Rachio vs RainMachine vs Skydrop: Which Smart Sprinkler Controller is Best?

Smart sprinkler controllers can save you money on your water bill. But to find the best smart sprinkler controller, you’ll have to compare Rachio vs RainMachine vs Skydrop.Rachio vs RainMachine vs Skydrop

Rachio vs RainMachine vs Skydrop

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All devices include detailed watering reports to see how much you watered and when, along with custom watering options for each zone.


 Offers kits for 8 or 16 zones

 Manual buttons available for physical controls


Offers kits for 8, 12, or 16 zones

Schedule directly on screen with the HD touchscreen models, or using the app

 LED illuminated touch keys for easy scheduling on the device


Offers kits for 8 or 16 zones

LCD screen available on the device

Schedule directly on the device with a spinning jog dial

Winner: RainMachine Touch HD


Sometimes things are just easier without your smart phone. Maybe your phone is charging upstairs and you just want to quickly adjust the sprinklers before you forget. On Rachio, that’s difficult since the controls are under the cover, with just a few buttons available. Skydrop has controls, but it’s also a little difficult to use since it requires a spinning dial.

RainMachine wins this one for their illuminated touch keys and HD touchscreen that makes it easy to schedule either on the device or on your phone.

Water Savings

All three controllers between Rachio vs RainMachine vs Skydrop use weather data to automatically adjust your watering schedule. The controllers may also qualify for a rebate with your local water company, depending on where you live. All three controllers allow you to input soil, slope, and shade factors to improve watering.


 EPA WaterSense certified

Claims 50% savings

Checks with NOAA and several other weather services to know when to water based on forecasts, lets you select a nearby weather station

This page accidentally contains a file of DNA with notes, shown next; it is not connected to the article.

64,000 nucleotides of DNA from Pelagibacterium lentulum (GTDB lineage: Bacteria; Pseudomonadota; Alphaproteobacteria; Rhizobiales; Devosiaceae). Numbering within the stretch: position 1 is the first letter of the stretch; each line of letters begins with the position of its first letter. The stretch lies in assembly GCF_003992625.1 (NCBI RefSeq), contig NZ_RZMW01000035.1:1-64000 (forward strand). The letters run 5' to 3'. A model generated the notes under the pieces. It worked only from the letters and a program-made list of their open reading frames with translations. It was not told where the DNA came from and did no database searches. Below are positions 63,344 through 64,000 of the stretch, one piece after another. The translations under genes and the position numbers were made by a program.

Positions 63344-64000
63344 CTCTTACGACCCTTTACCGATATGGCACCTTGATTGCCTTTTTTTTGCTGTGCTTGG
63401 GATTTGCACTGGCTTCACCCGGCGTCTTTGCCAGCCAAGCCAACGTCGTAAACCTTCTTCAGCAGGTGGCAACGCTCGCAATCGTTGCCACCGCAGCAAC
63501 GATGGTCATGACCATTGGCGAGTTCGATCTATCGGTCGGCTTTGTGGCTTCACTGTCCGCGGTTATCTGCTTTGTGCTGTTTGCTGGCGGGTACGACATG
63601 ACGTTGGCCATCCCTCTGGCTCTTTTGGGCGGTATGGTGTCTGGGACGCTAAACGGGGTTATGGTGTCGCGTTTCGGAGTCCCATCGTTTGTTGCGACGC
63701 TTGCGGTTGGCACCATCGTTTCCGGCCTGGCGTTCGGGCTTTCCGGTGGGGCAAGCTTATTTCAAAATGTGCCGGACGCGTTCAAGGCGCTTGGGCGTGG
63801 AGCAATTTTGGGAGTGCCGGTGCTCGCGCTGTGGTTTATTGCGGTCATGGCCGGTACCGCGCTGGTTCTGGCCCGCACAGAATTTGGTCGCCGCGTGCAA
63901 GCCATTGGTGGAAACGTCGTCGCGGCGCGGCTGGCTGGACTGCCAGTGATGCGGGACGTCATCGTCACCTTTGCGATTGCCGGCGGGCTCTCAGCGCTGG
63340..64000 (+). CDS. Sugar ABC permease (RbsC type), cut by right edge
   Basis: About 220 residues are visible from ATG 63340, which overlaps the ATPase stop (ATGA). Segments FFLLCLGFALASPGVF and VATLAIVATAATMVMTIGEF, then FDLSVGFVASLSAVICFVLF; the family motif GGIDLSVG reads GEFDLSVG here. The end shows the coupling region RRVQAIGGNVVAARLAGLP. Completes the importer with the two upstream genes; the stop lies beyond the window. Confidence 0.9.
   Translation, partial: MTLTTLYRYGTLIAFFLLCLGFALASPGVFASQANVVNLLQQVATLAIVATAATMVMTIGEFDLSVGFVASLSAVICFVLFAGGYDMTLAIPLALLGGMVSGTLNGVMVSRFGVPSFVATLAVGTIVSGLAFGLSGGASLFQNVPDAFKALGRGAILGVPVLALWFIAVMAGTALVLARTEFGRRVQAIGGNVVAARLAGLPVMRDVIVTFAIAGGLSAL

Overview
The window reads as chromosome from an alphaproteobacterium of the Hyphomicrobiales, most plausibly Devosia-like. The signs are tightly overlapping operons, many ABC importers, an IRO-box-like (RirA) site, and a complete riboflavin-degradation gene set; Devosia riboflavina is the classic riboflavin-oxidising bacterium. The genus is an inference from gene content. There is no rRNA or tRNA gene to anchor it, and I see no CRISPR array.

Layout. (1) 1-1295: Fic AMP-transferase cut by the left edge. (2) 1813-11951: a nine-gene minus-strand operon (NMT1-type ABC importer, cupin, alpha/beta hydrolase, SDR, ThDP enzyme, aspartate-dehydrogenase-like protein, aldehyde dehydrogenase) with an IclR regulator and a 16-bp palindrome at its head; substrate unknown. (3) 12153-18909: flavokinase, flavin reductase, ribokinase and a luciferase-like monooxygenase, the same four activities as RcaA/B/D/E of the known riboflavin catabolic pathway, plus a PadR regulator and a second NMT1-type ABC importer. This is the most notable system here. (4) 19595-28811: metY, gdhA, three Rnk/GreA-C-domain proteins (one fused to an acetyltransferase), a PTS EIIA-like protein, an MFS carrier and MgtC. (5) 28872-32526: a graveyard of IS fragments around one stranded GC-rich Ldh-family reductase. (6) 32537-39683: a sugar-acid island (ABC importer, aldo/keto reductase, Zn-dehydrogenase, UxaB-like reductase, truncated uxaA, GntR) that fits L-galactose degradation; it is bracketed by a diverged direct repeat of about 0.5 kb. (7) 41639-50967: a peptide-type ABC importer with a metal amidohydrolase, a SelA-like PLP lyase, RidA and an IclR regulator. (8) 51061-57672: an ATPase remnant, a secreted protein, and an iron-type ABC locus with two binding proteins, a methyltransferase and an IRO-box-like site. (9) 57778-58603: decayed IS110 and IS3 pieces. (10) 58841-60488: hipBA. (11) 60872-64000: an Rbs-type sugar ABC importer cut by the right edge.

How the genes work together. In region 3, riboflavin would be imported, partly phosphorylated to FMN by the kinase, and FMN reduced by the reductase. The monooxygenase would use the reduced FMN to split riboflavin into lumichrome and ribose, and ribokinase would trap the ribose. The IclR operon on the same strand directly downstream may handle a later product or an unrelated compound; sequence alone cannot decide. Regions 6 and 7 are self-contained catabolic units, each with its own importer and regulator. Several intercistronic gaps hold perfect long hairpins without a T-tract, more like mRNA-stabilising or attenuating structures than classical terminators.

Flex scheduling automatically adjusts your watering based on the weather. However, it can be buggy and lead to over-consuming water if not monitored


EPA WaterSense certified

 Claims 80% savings

Integrates with Netatmo Personal Weather Stations for extremely accurate weather data. You can track the weather in your own backyard, and adjust watering schedules accordingly.

Works with WUnderground weather API for hyperlocal, accurate forecasts

Connects with NOAA weather service and others several times per day to keep your system accurately watered.

Adjustable sensitivity for schedule changes based on weather


EPA WaterSense certified (makes it easier to get rebates)

Customize your watering based on how much you want to save

Hyper-local, real-time weathering data

Smart watering automatically adjusts your watering based on the weather. However, just like Rachio, it can be buggy and lead to over-consuming water if not monitored

Claims 35% savings

Winner: Tie between RainMachine and Rachio

rainmachine Rachio gen 2

This category is too close to call, since both Rachio and RainMachine have great water savings. Rachio has the added benefit of Flex Scheduling, as long as it’s working correctly.. RainMachine’s big plus is that it works with Netatmo personal weather stations, and it also has a higher estimate of water savings.

Smart Features

All devices in Rachio vs RainMachine vs Skydrop fall under the Works with Nest platform to send reports to Nest. If Nest Protect detects a fire, each controller will turn on the sprinklers. This will water your property to prevent the fire from spreading.


“Most connected sprinkler controller”

Works with Alexa and Google Home for voice control

 Has IFTTT integration, allowing you to automate your sprinklers with certain rules

 Also works with: SmartThings, Control4, Wink, Crestron, Nexia. We tested it with SmartThings and found it easy to setup and use with our other SmartThings devices.


Works with Alexa

IFTTT integration

 Also works with: Netatmo, Wink, SmartThings


IFTTT integration 

No integration other devices, except those that connect through IFTTT (i.e. Philips Hue, Nest, and others)

Winner: Rachio

Rachio gen 2

Rachio calls itself the most connected smart sprinkler, and it’s not a lie. The device works with many smart home systems and can be automated with IFTTT triggers and Alexa or Google Home voice commands. It’s on the cutting edge for smart home integration, making it a great choice if you want to design a whole smart home system. RainMachine is a close second, but it still works with less devices than Rachio.


The iOS and Android apps for Rachio vs RainMachine vs Skydrop continue to be updated and enhanced. Almost all have had updates within the last month, the exception being Rachio’s iOS app.

Each company is known for strong customer service, offering live phone support 6 or 7 days per week. The controllers can be managed from within your web browser or smart phone apps, with real-time notifications of your yard’s watering patterns. You can also name zones within all of the apps, making it easier to tell them apart.